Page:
Song One feels like one of those low-budget indie flicks that a bunch of college friends got together to shoot in the middle of the night, with the theater class’s star pupil lending her talents to the endeavor. The narrative is (more than) a bit contrived, but you can’t help but root for the film and its characters. Song One is a romantic drama set against the backdrop of Brooklyn’s indie music scene, so it’s sort of like a less gritty, more contemporary Inside Llewyn Davis with a chick-flickier edge.

The Wedding Ringer

My biggest hang-up with this Bridesmaids-meets-Hangover-esque comedy is that it’s hard not to listen to its star, Josh Gad, and not picture the animated snowman Olaf from Frozen. The ‘characters’ may be different – but their voices are exactly the same. So it takes some getting used to! Do you wanna build a snowman…?

Is that all that’s wrong with The Wedding Ringer? No. But there’s plenty that’s right… including a story that is sweet and relatable at its core, and a cast of characters that generate plenty of laugh-out-loud moments. It’s basically a ‘buddy movie chick flick’ that offers up an entertaining escape from the somber awards-season fare.

Mainstream Chick’s Christmas Day cheat sheet

Apologies. I’ve been remiss in posting my reviews. So in the interest of time – and a quick read for those planning a Christmas holiday escape to the movies – here are some of my picks, and misses:

Selma – This is, hands down, one of my favorite movies of the year, though it’s only opening in limited release on Christmas (NY, DC, LA, Atlanta) before expanding nationwide on January 9th. If it’s playing at a theater near you, check it out. It’s about the 1965 MLK-led civil rights marches from Selma to Montgomery, Alabama that culminated in passage of the Voting Rights Act. Its message of civil disobedience and non-violence to enact change is relevant, timely and powerful.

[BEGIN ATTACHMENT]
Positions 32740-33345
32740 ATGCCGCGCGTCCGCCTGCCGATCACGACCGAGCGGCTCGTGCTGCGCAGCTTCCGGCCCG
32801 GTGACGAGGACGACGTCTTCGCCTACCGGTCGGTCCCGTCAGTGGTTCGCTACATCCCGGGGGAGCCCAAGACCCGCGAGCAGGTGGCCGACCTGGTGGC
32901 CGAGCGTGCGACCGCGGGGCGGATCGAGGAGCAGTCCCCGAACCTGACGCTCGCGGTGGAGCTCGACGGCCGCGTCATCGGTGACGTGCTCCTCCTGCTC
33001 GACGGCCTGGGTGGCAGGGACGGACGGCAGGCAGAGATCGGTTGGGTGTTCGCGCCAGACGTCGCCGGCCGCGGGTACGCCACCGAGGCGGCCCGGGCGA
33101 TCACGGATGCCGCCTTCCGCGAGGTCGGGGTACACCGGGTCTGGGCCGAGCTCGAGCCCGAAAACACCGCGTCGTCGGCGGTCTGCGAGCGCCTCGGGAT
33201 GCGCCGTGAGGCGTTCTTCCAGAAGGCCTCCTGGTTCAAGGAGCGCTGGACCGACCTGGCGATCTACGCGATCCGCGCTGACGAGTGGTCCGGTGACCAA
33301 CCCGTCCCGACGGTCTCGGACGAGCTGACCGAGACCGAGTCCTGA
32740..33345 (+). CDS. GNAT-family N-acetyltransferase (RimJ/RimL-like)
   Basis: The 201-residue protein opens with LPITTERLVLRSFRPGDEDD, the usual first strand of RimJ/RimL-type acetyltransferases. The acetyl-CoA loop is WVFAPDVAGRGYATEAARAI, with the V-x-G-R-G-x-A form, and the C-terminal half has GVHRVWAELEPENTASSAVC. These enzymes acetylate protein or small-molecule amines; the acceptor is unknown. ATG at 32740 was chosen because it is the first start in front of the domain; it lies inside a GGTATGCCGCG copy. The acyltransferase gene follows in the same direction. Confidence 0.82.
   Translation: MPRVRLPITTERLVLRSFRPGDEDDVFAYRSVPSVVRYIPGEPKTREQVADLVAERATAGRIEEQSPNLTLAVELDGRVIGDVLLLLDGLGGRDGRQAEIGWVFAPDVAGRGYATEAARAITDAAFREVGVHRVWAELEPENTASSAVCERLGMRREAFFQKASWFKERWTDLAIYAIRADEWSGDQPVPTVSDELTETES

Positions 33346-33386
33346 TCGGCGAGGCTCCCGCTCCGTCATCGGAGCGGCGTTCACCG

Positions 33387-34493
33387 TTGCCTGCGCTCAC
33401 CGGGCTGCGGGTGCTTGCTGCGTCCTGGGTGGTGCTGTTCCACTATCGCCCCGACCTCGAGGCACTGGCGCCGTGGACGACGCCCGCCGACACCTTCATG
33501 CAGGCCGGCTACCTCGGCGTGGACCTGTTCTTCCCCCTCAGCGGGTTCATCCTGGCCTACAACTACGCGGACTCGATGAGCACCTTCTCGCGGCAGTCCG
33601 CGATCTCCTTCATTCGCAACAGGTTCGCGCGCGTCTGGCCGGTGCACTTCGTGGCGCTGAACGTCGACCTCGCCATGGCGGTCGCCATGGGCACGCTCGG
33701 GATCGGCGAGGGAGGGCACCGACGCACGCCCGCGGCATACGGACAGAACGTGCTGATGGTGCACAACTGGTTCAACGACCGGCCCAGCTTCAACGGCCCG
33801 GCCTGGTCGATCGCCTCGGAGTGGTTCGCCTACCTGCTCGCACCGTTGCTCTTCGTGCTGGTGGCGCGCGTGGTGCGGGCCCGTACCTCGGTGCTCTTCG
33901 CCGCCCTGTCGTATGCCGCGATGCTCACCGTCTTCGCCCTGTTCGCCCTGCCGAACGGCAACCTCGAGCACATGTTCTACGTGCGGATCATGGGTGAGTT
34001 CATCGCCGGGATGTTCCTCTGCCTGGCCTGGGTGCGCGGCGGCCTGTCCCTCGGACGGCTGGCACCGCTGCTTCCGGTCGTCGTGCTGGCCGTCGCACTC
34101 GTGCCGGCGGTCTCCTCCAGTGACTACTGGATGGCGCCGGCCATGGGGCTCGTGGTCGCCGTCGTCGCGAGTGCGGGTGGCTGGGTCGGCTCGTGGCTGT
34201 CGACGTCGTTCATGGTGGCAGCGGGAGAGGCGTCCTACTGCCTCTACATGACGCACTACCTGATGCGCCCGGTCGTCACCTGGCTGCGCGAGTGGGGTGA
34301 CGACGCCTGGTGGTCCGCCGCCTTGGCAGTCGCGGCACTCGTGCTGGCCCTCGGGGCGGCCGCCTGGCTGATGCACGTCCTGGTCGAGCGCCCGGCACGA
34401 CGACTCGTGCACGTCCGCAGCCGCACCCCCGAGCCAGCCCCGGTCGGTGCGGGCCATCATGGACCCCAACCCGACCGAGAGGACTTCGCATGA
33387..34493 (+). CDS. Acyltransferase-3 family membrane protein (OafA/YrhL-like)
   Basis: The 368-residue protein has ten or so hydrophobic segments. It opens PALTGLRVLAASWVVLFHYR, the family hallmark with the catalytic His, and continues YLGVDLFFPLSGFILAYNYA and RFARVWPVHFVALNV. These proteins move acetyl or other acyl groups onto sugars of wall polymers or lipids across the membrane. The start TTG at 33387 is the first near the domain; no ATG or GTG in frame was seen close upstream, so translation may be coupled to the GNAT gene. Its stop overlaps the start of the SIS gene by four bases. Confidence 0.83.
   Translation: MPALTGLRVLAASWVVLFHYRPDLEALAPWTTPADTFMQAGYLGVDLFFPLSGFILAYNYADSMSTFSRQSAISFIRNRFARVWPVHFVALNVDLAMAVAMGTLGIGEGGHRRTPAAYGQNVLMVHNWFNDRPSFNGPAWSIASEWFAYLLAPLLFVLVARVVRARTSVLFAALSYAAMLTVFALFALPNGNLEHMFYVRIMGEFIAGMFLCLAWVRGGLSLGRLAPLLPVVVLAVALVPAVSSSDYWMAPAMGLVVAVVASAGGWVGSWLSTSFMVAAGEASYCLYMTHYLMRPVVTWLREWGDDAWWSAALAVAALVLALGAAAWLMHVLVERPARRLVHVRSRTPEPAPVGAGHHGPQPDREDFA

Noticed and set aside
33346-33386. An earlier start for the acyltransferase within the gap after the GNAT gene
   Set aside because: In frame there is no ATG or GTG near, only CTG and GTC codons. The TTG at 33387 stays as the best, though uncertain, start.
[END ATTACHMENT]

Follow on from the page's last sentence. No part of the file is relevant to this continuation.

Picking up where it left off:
Wild (and Tracks)

I wasn’t particularly wild about Wild. And I didn’t read the best-selling book, so I can’t really compare the two. But friends tell me the book is much stronger in terms of developing the peripheral characters who crossed the path of the real-life Cheryl Strayed. Reese Witherspoon portrays Strayed, a hiking novice who decides that a solo, thousand-mile trek across the Pacific Crest Trail could make her a better person. She’s been dealing with a lot – the dissolution of her marriage (to a good guy) after years of reckless, destructive behavior, and the death of her mother (played in flashbacks by a superb Laura Dern). It’s an ambitious and cathartic adventure that I can admire in theory, but certainly don’t envy or care to emulate. So more power to her! And to her ginormous backpack and bloodied toenails!

Beyond the Lights

Beyond the Lights is somewhat reminiscent of the classic Whitney Houston/Kevin Costner romantic drama The Bodyguard. It doesn’t reach the same heights in terms of story and tension (and Houston high notes), but it still makes for a solid chick flick, largely due to the performances of Gugu Mbatha-Raw, Nate Parker and Minnie Driver. Cool soundtrack too.